While I've yet to read all of the L. Frank Baum Oz books, Victor Fleming's 1939 MGM film obviously left an indelible impression. In third grade, David Gott and I wrote a line-for-line stage adaptation of the film, and twenty years later Judge Patrick Naugle and I began developing a post-Dorothy Oz script. It's a shame we shelved it, because Oz The Great and Powerful does little to enhance this world's mystique.
The journey Oscar takes parallels Dorothy's nearly beat for beat, despite Raimi's not being able to directly reference the original film due to copyright issues with Warner Bros. The adventure begins in 1.33:1 full frame black and white, before expanding into 2.40:1 full color widescreen upon arriving in Oz. People in Oscar's world have similar counterparts in Oz. Traveling a road made of yellow bricks (watch those copyrights), he meets up with unique traveling companions—Finley the flying monkey (voiced by Zach Braff) and China Girl (voiced by Joey King, Crazy, Stupid Love)—they travel to the Emerald City to meet with the leaders, only to discover they must destroy the "evil" witch before being granted what they need. Are we as an audience really so dense that we cannot enjoy an Oz story that doesn't mirror the original?
Screenwriters Mitchell Kapner and Palak Patel, and later David Lindsay-Abaire (who rewrote the script with Raimi) chose not to take the Peter Jackson/J.R.R. Tolkein route, making Oz a world of their own creation, rather than honoring the voluminous amount of source material created by the likes of Baum, Walter Murch and Gil Dennis (Return to Oz), Gregory Maguire (Wicked, Son of a Witch, A Lion Among Men, Out of Oz), and Winnie Holzman (Wicked: The Musical), to name just a prominent few. They do borrow certain elements, however. The Cowardly Lion makes a cameo appearance. The Tinkers create Scarecrows to attack the Emerald City. The Winkies are the royal guards of Oz. Glinda travels by bubble. Evanora the Witch of the East is sister to Theodora, the Witch of the West, who like Margaret Hamilton's character in the original film has green skin, rides a broom, uses fireballs as a weapon, and has a limitless hatred for those she feels have crossed her. In addition, like Galinda and Elphaba (Maguire and Holzman's witches), Glinda was not always good and Theodora was not always wicked.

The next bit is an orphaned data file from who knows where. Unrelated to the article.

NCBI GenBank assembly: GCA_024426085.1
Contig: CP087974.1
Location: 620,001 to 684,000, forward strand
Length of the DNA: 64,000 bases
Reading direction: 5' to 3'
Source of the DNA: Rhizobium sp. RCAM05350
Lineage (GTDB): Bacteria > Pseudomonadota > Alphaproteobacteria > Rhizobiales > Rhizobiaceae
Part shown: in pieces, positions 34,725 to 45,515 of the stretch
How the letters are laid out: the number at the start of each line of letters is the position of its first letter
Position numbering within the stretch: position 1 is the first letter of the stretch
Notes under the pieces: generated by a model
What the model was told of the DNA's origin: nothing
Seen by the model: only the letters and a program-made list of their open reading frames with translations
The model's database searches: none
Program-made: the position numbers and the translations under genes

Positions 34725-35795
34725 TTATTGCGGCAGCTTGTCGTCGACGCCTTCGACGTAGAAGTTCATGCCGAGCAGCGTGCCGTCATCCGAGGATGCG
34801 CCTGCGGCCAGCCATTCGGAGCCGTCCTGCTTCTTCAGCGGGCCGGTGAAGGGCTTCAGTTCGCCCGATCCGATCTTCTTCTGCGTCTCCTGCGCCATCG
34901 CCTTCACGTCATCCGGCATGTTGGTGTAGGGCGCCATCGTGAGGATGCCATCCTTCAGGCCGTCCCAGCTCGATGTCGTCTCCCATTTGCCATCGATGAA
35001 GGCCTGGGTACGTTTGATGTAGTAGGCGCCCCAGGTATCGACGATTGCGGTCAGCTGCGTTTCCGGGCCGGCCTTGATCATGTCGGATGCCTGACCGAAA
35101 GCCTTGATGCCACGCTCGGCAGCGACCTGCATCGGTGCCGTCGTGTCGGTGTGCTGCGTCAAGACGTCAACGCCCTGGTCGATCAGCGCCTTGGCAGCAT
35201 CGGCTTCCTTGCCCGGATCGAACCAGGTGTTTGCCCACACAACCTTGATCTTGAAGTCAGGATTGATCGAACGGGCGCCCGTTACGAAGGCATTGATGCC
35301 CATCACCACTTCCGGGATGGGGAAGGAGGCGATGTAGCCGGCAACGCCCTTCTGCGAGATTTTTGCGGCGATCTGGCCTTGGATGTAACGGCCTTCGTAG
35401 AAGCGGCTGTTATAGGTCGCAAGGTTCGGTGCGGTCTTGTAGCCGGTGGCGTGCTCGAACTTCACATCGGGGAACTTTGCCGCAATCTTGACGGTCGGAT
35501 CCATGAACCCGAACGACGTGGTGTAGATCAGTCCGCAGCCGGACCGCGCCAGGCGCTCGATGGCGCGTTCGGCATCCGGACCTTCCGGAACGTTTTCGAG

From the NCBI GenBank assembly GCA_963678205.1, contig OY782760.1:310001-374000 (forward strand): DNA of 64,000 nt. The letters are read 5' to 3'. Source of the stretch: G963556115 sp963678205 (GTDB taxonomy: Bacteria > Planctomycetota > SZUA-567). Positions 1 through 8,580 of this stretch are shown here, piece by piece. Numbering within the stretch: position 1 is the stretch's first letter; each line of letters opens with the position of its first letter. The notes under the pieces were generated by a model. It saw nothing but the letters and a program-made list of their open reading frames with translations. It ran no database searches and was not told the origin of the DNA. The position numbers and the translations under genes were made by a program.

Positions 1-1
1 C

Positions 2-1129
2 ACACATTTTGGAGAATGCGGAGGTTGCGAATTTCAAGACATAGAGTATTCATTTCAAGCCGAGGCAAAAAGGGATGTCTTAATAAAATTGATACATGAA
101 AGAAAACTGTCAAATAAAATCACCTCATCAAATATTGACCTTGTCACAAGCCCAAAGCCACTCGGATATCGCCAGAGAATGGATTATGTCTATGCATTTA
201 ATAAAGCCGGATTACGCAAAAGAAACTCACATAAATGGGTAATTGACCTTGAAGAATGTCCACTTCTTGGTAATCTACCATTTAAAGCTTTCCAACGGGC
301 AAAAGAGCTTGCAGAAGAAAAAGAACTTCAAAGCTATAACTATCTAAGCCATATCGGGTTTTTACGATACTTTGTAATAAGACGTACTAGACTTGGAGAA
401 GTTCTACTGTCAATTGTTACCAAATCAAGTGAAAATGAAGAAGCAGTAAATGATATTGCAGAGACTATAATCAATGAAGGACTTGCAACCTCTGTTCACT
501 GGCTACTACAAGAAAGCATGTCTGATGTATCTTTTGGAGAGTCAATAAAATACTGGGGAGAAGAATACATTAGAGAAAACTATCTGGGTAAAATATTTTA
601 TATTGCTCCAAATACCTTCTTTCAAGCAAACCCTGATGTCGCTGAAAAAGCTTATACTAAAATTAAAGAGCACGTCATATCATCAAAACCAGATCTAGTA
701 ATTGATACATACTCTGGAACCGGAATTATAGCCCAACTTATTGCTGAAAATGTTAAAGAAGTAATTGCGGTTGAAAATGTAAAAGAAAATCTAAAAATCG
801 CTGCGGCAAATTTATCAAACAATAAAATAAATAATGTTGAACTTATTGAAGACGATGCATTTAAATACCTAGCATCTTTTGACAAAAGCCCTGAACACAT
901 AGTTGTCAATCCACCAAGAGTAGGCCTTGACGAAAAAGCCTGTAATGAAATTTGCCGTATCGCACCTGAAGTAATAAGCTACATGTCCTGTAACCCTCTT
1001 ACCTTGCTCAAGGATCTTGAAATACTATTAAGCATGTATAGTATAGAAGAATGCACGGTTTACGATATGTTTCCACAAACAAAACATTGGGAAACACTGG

Mila Kunis plays an affected and emotionally unstable Theodora, which grates upon multiple viewings. If all it takes is one unsubstantiated rumor to make you hate someone forever, you've got serious issues, sister. I like Mila, but she's wrong for this character. It's not that she needs to imitate Margaret Hamilton, but failing to make the character your own is worse than a bad imitation. Ewan McGregor was in the same position honoring Alec Guiness' Obi Wan Kenobi in Star Wars Episode I: The Phantom Menace and somehow made it work. Mila cannot and the performance feels forced.